Sunday, December 14, 2008

Thiamin Vitamin B1

Thiamin, vitamin B1 is another key nutrient for brain health. In this newsletter I will briefly review the role of thiamine in the brain and some food sources for this important vitamin.

I have stated earlier that mitochondrial health is critical to brain health. Without mitochondria making ATP molecules from the food we eat, the brain cells do not have the energy to so their work. They can’t make myelin, they make few neurotransmitters and are unable to repair damage done to the myelin sheath.

Thiamin is involved in supporting mitochondrial function in the brain. Without thiamin mitochondria have more difficulty generating ATP molecules or energy from sugar and carbohydrates. Thiamin is also an important co-factor to help the brain cells make myelin to insulate the nerve.


Ensuring plenty of thiamin in one’s diet is important for anyone with MS. Thiamin is secreted by the kidneys and is generally not stored in the body. It is important to have a steady supply in your diet. Good food sources include sunflower seeds, mushrooms, yeast, asparagus, black beans, cabbage and kale.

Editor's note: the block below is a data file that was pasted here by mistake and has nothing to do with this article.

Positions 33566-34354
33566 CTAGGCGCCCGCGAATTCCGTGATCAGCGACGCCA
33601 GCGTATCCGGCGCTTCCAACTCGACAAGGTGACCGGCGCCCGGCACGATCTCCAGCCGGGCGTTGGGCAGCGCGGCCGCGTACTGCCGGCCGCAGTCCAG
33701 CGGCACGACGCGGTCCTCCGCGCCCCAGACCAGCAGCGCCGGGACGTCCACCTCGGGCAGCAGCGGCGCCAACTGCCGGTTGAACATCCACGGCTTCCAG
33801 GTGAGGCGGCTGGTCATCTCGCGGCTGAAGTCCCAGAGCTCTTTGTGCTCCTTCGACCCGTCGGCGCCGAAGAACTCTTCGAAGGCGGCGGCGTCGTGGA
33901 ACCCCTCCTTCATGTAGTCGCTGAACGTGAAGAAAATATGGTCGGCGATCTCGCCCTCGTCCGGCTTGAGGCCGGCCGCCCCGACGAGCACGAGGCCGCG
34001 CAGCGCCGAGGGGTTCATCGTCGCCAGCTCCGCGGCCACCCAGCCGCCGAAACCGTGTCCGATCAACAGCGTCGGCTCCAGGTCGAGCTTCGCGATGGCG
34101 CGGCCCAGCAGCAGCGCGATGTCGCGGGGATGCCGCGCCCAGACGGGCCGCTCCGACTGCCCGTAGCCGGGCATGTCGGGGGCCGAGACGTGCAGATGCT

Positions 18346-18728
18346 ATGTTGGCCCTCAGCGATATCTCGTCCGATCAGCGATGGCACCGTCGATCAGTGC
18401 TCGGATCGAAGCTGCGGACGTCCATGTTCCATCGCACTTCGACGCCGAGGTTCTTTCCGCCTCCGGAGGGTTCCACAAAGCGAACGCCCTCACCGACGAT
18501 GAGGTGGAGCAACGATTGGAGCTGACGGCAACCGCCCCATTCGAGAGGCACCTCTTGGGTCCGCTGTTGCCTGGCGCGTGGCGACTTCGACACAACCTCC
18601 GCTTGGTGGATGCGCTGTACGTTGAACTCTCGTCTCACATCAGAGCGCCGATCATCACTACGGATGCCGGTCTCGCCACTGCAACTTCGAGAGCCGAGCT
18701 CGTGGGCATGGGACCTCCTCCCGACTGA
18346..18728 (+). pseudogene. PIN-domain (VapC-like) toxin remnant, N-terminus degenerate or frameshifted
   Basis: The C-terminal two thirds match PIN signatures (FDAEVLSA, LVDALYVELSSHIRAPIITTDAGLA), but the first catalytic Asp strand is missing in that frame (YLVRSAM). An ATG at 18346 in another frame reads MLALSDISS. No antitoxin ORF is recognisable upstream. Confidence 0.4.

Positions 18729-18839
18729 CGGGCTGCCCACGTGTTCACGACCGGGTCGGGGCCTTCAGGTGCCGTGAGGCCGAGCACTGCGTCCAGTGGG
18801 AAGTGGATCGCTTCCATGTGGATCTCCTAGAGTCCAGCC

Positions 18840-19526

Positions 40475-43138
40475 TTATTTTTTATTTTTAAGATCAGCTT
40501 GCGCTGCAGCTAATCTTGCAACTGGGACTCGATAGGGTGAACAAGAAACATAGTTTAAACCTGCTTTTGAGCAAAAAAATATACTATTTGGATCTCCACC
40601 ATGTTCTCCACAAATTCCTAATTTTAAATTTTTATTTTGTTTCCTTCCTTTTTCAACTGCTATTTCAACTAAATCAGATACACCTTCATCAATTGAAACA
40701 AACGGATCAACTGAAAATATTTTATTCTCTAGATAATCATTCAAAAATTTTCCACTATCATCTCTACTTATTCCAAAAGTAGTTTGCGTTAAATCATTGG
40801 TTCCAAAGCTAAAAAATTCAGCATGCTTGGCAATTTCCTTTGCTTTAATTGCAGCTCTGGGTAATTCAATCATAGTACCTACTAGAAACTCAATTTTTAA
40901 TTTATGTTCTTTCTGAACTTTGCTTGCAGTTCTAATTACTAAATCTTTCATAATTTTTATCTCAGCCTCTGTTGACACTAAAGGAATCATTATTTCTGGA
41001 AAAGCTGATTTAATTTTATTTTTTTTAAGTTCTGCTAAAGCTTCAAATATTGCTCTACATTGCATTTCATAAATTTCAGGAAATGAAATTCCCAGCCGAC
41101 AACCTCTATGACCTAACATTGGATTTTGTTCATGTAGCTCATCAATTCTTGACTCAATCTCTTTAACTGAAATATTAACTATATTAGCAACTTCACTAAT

How much thiamin can one take safely? Because the body can easily get red of the excess thiamin an upper limit for safe amount of thiamin has not been established.
Physicians have used thiamin to treat alcoholic-related brain damage. Excessive alcohol use can cause severe thiamin deficiency. As a result they develop brain damage causing problems with memory, coordination, balance and problems with heart failure. The typical dose of thiamine given to alcoholics is 100mg per day. Thus it is likely that 100 mg of thiamin each day would generally be safe.

Physicians in the past have advocated high dose thiamin for people with degenerative brain conditions like Parkinson’s, Alzheimer’s and multiple sclerosis. Dr. Frederich R. Klenner and the Canadian physician, Dr. H.T. Mount, both reported success using nutritional approaches to treat MS based upon liver extract which is a potent source of B vitamins. They believed that high dose thiamin, riboflavin (vitamin B2) and niacinamide (vitamin B3) were beneficial for those suffering from poor brain health.

Unfortunately, few who eat the western diet consume adequate amounts of vitamins and minerals, including the B vitamins. While taking extra thiamin may be very helpful, improving the micronutrient content of your diet overall is a better solution. Eat more mushrooms, nutritional yeast, vegetables and fruit with a goal of consuming at least 9 cups a day is a better solution. That way you get more of the many essential vitamins and minerals that are necessary for a healthy brain and a healthy body.

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